Other things too led me to feel less than eager to continue. For one thing, I found it difficult to understand why Gurdjieff treated Ouspensky, his best pupil, in the questionable way he had; in fact, the mystery about this remained with me long after I dropped out of the work, and twenty years later, I wrote a book about it. It was difficult not to be impressed with Gurdjieff, but I began to wonder about his motives. I was also less than unequivocal in my appreciation of his Beelzebub's Tales, the bible of the work. I found it unreadable and couldn't fathom why he would purposely make his ideas difficult to grasp. My other reading had raised many questions; although at first I was scornful of any criticism about the work, I now could see why many people whom I considered intelligent and insightful would be repelled by it. And although I had attained some results, I felt that after four years I was pretty much where I started. This seemed to be the case for with other people too, although it struck me that for many the work had become more of a lifestyle than, as it originally was for me, a means of achieving an end. And the teaching itself, for all its rigor and discipline, seemed curiously lacking positive content. The impetus behind "working" was the negative motivation of escaping from sleep. In other writers—for example, in the work of Colin Wilson — I found more positive, optimistic goals, but when I brought this up during meetings, I was advised that these were only ideas, simply another form of sleep.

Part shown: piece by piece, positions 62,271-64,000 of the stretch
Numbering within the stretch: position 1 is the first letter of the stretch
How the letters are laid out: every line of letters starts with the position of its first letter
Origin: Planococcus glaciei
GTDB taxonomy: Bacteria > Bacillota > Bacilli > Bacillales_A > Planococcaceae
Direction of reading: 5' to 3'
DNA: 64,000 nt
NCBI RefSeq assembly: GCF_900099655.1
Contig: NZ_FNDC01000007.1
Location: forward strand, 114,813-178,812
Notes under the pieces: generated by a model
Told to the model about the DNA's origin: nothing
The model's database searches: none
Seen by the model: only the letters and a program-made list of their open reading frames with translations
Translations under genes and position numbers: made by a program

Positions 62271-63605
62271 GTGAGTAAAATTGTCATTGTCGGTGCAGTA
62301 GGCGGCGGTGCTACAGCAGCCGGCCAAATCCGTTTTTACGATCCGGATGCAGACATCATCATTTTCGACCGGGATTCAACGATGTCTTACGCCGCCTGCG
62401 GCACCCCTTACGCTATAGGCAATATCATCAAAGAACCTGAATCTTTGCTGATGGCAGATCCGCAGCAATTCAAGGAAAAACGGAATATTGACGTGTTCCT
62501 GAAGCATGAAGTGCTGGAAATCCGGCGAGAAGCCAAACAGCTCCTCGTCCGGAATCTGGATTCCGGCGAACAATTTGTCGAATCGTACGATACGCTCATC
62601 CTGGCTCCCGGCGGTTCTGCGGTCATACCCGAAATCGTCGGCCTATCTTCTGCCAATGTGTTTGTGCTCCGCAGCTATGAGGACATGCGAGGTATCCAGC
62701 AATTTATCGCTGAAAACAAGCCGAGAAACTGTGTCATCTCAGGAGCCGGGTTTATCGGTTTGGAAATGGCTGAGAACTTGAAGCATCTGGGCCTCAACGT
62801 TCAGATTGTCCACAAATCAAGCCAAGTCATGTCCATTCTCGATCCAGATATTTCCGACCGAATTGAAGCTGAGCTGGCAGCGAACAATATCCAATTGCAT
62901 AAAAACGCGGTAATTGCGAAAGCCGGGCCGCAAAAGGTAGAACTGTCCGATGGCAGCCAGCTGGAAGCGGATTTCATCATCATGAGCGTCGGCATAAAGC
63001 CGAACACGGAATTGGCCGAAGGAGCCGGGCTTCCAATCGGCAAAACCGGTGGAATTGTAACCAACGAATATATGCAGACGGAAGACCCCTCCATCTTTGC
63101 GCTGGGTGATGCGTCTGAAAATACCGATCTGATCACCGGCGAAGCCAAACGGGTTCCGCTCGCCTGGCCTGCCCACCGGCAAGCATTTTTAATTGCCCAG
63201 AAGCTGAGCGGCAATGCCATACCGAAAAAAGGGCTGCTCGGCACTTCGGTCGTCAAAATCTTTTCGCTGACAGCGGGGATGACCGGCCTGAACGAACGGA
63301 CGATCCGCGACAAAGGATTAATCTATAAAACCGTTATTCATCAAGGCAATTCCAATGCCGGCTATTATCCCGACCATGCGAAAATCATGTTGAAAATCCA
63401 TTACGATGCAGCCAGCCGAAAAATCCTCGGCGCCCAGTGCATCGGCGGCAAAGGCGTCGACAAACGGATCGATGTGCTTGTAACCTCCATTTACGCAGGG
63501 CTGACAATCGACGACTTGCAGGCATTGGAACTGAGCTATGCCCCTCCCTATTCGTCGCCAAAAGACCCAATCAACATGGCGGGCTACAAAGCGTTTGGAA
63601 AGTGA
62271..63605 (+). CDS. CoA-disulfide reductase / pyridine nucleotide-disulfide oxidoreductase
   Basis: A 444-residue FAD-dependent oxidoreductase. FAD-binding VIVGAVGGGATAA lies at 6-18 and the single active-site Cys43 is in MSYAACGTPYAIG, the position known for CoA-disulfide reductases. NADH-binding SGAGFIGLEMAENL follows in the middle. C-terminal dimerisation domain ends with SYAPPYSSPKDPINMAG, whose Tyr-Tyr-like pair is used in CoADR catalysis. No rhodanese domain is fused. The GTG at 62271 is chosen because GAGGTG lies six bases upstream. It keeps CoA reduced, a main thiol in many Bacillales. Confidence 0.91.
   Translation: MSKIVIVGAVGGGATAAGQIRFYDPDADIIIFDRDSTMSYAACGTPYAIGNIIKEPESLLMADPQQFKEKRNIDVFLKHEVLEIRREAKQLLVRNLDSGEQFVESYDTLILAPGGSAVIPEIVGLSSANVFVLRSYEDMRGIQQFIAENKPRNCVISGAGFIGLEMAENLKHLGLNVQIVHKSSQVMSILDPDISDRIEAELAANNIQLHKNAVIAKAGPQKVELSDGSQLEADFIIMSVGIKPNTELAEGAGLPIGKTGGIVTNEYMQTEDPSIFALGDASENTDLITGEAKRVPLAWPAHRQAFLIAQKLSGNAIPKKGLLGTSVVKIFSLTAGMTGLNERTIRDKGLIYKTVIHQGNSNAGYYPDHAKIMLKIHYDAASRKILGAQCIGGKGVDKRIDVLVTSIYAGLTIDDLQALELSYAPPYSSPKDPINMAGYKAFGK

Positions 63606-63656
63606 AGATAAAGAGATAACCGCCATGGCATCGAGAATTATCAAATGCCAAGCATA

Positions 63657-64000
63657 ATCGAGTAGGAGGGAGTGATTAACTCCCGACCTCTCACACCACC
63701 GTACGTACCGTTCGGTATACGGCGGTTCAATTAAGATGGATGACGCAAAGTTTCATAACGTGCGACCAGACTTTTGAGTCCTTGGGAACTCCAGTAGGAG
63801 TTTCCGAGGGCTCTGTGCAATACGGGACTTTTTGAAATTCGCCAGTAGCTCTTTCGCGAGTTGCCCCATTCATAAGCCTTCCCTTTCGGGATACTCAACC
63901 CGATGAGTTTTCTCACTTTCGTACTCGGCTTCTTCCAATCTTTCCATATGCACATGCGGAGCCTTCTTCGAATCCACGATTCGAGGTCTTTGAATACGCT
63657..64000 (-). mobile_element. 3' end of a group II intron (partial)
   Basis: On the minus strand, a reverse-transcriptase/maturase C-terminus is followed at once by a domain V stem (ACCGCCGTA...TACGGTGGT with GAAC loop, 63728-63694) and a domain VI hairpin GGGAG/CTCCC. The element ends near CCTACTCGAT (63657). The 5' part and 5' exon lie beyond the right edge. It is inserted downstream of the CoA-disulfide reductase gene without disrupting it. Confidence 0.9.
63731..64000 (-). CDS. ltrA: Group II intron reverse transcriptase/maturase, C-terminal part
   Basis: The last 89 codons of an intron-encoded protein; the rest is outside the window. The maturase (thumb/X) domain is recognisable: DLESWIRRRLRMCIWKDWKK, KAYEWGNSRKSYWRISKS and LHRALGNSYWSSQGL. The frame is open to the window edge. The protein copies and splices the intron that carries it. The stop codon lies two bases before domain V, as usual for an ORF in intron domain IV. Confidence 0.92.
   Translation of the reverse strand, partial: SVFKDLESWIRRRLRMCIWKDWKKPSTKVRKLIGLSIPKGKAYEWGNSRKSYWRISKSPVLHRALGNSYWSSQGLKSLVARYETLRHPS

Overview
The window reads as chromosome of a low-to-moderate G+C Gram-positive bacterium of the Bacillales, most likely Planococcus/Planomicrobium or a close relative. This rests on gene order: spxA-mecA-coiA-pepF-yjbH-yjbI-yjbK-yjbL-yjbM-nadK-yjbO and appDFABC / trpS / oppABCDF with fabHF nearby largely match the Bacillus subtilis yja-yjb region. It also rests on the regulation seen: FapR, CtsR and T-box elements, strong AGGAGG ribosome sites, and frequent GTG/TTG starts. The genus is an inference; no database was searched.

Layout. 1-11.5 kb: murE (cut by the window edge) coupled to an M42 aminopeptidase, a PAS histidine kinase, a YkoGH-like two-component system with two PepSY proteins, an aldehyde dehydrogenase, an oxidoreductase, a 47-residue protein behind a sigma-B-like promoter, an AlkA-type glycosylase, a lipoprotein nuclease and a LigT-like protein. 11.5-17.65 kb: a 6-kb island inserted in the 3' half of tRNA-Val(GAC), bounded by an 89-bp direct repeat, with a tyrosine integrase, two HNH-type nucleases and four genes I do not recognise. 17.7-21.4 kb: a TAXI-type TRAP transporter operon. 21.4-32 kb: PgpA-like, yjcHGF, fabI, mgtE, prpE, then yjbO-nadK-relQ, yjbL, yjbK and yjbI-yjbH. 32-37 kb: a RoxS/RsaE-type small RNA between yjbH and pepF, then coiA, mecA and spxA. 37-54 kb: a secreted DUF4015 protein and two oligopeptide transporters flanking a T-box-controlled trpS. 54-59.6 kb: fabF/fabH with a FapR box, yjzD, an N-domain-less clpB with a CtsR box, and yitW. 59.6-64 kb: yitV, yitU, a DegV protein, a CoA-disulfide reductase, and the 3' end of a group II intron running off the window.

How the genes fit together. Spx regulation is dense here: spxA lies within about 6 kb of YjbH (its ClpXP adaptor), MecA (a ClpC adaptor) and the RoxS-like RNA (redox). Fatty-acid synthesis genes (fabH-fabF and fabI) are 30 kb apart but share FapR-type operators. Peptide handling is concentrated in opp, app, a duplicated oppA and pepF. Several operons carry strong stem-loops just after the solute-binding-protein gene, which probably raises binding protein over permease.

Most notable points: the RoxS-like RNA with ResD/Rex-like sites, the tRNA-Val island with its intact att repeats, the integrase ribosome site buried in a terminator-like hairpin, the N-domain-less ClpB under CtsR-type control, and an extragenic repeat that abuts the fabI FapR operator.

These ideas, however, were giving me much more incentive than the now routine work repertoire. They provided a much-needed carrot to complement the Gurdjieffean stick, and I was not about to drop them. I stuck with it for a while and experienced some profound soul-searching, but in the end I thought it was dishonest to continue with so many reservations. After some weeks of indecisiveness, I announced to my teacher that I would be leaving. At first I felt at loose ends a bit, but soon a feeling of freshness and freedom surfaced and to this day I consider it the right decision. I had learned a lot from the work, and I have a lot of respect for its practitioners. But in the end it was not for me. It was not for Ouspensky either, at least in the form it was taught by his master, and in my book, In Search of Ouspensky: Genius in the Shadow of Gurdjieff (Quest Books, 2004), I have tried to understand why.